Finding a co-author who can write is difficult. Finding an archaeologist with a fluent pen, a broad knowledge of the subject and not just a tiny corner of, say, Missouri, to work with is even harder. You’re looking at a long-term relationship that allows completely frank critique, a commitment to deliver on time, and impressive professional creds as well. It took me ten years to find Nadia Duranni, who has a PhD in the archaeology of Southwest Arabia, a background in archaeological journalism, and a lively sense of humor—something that is often lacking among today’s archaeologists. Now, after more than decade of working together on articles, textbooks and more recently trade books, it’s time for me to introduce my good friend and much esteemed colleague to our readers in more depth than a fleeting author’s biography.
Believe it or not, Nadia decided to become an archaeologist at age 7 (I decided to do so when 23!). She went on her first international dig in Italy, on a Mesolithic site on the banks of the beautiful Lake Garda, with a Cambridge contemporary of mine, Lawrence Barfield, and then continued excavating in Britain and beyond throughout her teenage years. She went off to Cambridge to study archaeology and anthropology and ended up specializing in social anthropology, which has given her an unusual perspective on the past. After graduating in the mid-1990s, she returned to archaeology, completing a PhD at University College, London. Her research focused on the pre-Islamic Red Sea coast of Yemen and connections between Yemen and Ethiopia. This seemingly esoteric specialty was one of the reasons she seemed ideal as a co-author. Throughout her doctoral years, she had planned to go into journalism or film making. Her first job was on the well-known Time Out guides of London and beyond, which she loved. Then TV called and she spent two years working on archaeology documentaries for people including the BBC and (inevitably!) Time Team. By chance, she met a school contemporary of mine, Andrew Selkirk, at a Society of Antiquaries meeting (she is a Fellow), where she learned of his plans to launch a world archaeology magazine, Current World Archaeology, commonly known as CWA. As she told me: “With the chutzpah of youth, I said I’ll do it!” She helped launch the first issue and became the editor after a year. A wealth of international travel and reporting from all over the place gave her additional qualifications as a generalist and impressive breadth, this apart from growing skills at popular writing. Even better, she had total autonomy over the content, editing, and writing, something most unusual in this day and age. CWA was where we met, for I was persuaded to write a column for the magazine at a time when my textbook publishers were urging me to bring a co-author on board. In a rare moment of genius, I asked Nadia to assume the role in 2010. It’s been a decision I’ve never regretted.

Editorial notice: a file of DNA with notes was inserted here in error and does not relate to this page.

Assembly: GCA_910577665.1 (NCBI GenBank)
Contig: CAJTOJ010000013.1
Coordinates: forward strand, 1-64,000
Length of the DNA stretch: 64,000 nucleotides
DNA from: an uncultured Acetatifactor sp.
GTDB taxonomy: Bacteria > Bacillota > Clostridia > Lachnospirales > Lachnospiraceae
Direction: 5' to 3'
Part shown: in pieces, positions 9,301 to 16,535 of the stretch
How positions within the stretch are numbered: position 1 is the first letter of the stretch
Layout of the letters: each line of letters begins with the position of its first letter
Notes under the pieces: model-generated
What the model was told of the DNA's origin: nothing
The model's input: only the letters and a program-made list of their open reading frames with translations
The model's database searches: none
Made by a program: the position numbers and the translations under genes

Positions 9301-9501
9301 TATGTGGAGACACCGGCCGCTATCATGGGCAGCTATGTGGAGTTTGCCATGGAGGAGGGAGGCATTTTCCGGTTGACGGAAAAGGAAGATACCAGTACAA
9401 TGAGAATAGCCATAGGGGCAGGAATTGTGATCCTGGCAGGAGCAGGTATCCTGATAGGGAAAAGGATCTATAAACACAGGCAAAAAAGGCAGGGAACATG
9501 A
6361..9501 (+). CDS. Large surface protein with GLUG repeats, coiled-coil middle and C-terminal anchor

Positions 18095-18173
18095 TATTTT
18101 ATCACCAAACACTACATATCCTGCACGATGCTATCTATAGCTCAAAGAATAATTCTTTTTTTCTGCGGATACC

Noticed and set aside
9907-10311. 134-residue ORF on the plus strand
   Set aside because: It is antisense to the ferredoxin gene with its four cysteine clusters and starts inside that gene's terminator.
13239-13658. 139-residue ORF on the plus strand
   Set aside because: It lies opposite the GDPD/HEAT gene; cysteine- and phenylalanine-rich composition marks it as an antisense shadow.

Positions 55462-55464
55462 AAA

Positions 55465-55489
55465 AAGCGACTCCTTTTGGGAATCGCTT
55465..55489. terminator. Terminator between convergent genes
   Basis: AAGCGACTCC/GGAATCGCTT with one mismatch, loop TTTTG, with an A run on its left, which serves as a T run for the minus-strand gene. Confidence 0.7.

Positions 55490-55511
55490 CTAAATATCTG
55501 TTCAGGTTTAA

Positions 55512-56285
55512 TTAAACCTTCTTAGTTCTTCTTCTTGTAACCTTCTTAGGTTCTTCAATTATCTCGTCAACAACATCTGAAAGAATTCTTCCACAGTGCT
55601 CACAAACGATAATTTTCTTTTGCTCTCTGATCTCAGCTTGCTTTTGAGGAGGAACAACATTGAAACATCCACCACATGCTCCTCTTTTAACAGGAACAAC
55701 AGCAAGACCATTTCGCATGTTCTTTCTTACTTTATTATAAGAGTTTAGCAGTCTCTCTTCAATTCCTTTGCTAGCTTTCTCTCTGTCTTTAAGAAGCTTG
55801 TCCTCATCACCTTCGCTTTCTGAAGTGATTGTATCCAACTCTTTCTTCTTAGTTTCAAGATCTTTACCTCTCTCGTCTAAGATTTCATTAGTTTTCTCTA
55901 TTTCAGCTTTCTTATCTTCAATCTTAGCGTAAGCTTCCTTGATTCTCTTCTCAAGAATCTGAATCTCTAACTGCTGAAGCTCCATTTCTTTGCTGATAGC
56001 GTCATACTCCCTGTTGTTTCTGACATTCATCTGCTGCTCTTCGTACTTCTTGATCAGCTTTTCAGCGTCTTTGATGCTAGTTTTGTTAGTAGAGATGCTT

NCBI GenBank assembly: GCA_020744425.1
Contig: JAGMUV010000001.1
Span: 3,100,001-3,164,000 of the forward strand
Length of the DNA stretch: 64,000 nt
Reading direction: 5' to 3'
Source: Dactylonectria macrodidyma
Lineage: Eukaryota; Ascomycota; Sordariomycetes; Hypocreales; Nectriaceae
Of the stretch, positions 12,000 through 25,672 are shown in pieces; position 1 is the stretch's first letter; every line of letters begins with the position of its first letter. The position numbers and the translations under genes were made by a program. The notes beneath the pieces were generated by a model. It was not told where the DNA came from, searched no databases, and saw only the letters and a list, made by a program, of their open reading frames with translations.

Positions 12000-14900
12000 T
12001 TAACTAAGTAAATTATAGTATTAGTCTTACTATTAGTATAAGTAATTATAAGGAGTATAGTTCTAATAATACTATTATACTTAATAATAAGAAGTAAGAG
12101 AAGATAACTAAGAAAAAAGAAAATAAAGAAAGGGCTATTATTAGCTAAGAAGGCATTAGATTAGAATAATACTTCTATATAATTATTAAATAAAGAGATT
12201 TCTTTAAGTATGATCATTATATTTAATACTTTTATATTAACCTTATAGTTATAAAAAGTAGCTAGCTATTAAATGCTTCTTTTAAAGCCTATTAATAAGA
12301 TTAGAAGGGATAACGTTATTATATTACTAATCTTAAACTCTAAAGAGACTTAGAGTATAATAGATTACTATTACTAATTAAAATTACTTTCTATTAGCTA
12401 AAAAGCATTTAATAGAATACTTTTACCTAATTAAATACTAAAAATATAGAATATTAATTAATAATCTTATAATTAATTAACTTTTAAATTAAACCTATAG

Not that she was ignoring her own research. She published her Yemen PhD dissertation in British Archaeology Reports in 2005 and remains active in Arabian archaeology and its publications. In Britain, she partnered with the talented British archaeologist Neil Faulkner as a founder member of the Great War Archaeology Group in 2004. They subsequently worked together on a book about their research into World War I zeppelin crash sites.
Nadia and I first worked in revisions of my textbooks, always a thankless task, for one deals with humorless, occasionally clueless ,reviewers and have to cope with the enormous task of illustrations, which drives us both crazy. Having two archaeologists on board with different broad perspectives, field experience, and expertise, makes the task much easier and the books better. For instance, she follows the latest research on human evolution, while I know North America better than she does. Our writing styles merge nicely and she has often revised passages of mine which were too academic and boring. Santa Barbara, California, and London are a long way from each other, but a steady stream of e-mails works surprisingly well. And when we do, all too rarely, meet, the gossip flows and we explore thorny issues—always great fun. Nadia’s editorial skills are always to the fore and she has a wonderful mind for detail that I don’it possess. We also spend a significant amount of time batting around ideas for books and other projects, which almost invariably come to nothing. But there are occasionally memorable ah-ha moments…
In the last couple of years, we extended our partnership to trade books with What We did in Bed: A Horizontal History. This was very challenging, largely because we knew almost nothing about the subject or potential sources. While writing this, I learned a huge amount about sleep, childbirth, and death from my co-author, who is also far more adept about pop-culture than I am. Both of us ended up thoroughly enjoying the writing of what was a very tough assignment, published by, of all publishers, Yale University Press.
Nadia and I are very lucky in that our interests dovetail. We also both have a passionate belief in the importance of reaching out to the wider audience. And, above all, we’ve become both personal and professional friends in the process, which has brought our families close to one another. Add my Maine coon cat, Atticus Catticus Moose, to the equation and the combination is pretty powerful. Our co-authoring has proved to be a major watershed in my writing life. Long may it continue!
Thanks to Jacob Hillier for the portrait